“Blessed are the poor in spirit, theirs is the kingdom of heaven.” Jesus is quite clear about who will go to heaven, so we explore what it means to be poor in spirit, and it has nothing to do with our bank accounts! God provides through Scripture the exact meaning of what it is to be poor in spirit, and the encouragement we all need to have that attitude as we grow closer to Jesus and learn, from Him, who the Father is.
Catechesis At Home – Fourth Sunday in Ordinary Time – Year A
Blessed Are the Poor in Spirit
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Blessed Are the Poor in Spirit
REFLECTION – Poor in Spirit
The phrase Poor in Spirit can be confusing, especially when taken out of context or the “in spirit” part is left off. When we hear the word “poor” in modern society we automatically think of people who have very little money, or material things. This meaning of poor is not what Jesus is talking about in this part of the Sermon on the Mount. We can gain more understanding of what it means to be “poor in spirit” from the first three readings this week.
The prophet Zephaniah speaks of those who are humble and lowly, who speak the truth, and rely on God. The Psalmist praises God who brings justice, loves those who are powerless, and weak, and again who rely on Him for their needs. St. Paul exhorts the Corinthians, congratulating them on being regular, hard-working people, whom God has chosen to be His own. God uses these lowly, meek, and powerless (according to society) to be His heralds, His Chosen Ones, to bring the Light of Christ to the world!
Jesus begins His Sermon on the Mount this week with the Beatitudes, which throws His listeners into confusion, because the exalts the people who most of society looks at with scorn – the poor in spirit, the meek, the peacemakers. When we are poor in spirit it means we are relying on God, not ourselves or our own understanding to work out our problems or our salvation. Those who are poor in spirit can be materially wealthy or highly educated, but it’s harder to be humble when one has so much. Jesus challenges us to make Him our focus and not the things of this world. And rely on Him and His Father in heaven to lead us into grace and Goodness, Truth, and Beauty. By putting aside all the things that distract us from Him, we become “Poor in Spirit.”
DISCUSSION – Becoming Poor in Spirit
How do we rely on God? Discuss with your family this week how you can do this individually and as a group. How can we rely on Him more? Humility and acknowledging He is our Creator, He is our Savior, and He is our Advocate are some ways to begin.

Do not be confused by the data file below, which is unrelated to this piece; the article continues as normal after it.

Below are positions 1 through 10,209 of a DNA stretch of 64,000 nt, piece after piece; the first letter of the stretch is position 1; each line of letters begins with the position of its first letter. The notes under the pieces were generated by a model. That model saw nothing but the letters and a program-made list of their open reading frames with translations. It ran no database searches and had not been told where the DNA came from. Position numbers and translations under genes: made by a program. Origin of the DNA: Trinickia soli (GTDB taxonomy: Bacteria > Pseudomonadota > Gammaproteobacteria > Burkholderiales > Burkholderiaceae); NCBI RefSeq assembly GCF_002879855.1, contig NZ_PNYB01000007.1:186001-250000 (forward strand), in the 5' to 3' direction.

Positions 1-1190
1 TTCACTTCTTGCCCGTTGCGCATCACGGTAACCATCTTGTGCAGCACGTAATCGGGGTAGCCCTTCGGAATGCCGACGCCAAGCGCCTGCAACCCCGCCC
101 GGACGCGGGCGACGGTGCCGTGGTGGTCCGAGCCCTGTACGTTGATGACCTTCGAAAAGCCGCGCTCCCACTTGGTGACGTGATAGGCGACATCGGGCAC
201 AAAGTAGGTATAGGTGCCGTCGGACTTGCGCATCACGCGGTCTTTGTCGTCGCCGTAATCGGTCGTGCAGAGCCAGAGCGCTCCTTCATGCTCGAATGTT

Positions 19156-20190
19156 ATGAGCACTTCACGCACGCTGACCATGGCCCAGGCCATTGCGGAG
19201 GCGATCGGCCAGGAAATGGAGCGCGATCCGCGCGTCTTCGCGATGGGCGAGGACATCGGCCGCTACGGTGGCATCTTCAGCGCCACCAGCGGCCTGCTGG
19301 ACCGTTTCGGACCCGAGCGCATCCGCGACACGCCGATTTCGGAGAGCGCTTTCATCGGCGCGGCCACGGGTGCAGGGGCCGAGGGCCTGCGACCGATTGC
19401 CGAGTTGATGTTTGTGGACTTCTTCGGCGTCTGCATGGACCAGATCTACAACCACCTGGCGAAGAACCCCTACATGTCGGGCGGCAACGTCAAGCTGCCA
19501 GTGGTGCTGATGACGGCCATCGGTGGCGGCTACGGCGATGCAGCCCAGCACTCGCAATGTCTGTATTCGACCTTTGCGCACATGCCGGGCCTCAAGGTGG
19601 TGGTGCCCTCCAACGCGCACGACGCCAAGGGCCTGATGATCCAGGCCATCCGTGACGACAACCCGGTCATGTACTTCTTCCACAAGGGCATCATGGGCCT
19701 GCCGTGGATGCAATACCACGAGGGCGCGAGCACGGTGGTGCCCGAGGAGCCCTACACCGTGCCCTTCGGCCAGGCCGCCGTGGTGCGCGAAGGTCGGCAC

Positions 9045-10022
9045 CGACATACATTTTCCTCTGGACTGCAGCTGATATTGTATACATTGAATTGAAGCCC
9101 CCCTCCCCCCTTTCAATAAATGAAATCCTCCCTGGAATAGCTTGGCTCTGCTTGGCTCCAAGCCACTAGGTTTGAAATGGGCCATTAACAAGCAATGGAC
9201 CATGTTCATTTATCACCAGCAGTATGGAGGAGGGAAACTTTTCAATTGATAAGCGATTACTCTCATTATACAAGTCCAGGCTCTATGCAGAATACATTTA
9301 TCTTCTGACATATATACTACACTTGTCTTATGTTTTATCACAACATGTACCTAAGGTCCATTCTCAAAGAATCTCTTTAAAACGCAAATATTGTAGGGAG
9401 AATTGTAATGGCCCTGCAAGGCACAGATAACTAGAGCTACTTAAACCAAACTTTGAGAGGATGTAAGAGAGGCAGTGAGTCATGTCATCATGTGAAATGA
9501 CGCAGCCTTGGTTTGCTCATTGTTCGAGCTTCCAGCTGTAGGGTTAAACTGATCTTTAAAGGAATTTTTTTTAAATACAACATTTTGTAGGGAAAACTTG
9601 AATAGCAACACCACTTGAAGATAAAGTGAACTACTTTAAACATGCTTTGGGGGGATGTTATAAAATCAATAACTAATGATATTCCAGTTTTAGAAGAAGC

ACTIVITY – Poor in Spirit, Strong in Love
Relying on God doesn’t mean we don’t work, or do our chores. But it does mean we approach those with a new heart – doing the work of the family as a gift, offering the things we do not like to do, for His glory and honor we are growing in the virtue of Charity. This Charity is the greatest virtue and the one that Jesus shows best through His Sacrifice on the Cross. He relied on His heavenly Father throughout His Passion, to give Him the strength to go through with it. Use His example to call upon the name of the Lord when there are hard things to do. And ask Him to give you the virtue of Charity to accomplish it.
DIG DEEPER – Other Poor in Spirit resources from Holy Owned and Operated:
TWMWU: The Jesus Prayer
TWMWU: God and Mammon
TWMWU: The Virtue of Humility
TWMWU: Words Matter
TWMWU: 1st Week of Lent – 40 Days in the Desert
Video: Encountering Christ in Your Everyday Life
Podcast: The Sacrament of Baptism – Episode 107
Podcast: Is Some Music Bad? – Episode 123
Podcast: The Sacred Role of Women in the Church – Episode 124
How do you remain Poor in Spirit?
by Beth & Kristofer Cowles
Other Help on HOO
What is the difference between lust and love?
During this “season of Valentines” Beth and Kristofer cover this (often unknowingly) confusing and vitally important topic before we dive headlong into the pink and roses and hearts and whatnot.
Beth and Kristofer share how to tell the difference between lust and love, and how to teach that to impressionable minds and hearts.
And they do this in the context of Mortal Sin and Theological Virtue: Lust and Love, respectively.
They also, right out of the gate, point to Nick’s seven-part series about Love as a great resource on our web site for this discussion, which is linked to in the show notes.
Living in this world, but not of it, is difficult, and Beth and Kristofer offer us some pointers on how to do that, particularly in this day and age.
And, no, there is no inappropriate or “parental discretion advised” content in this episode.
But they do get attacked by a tree!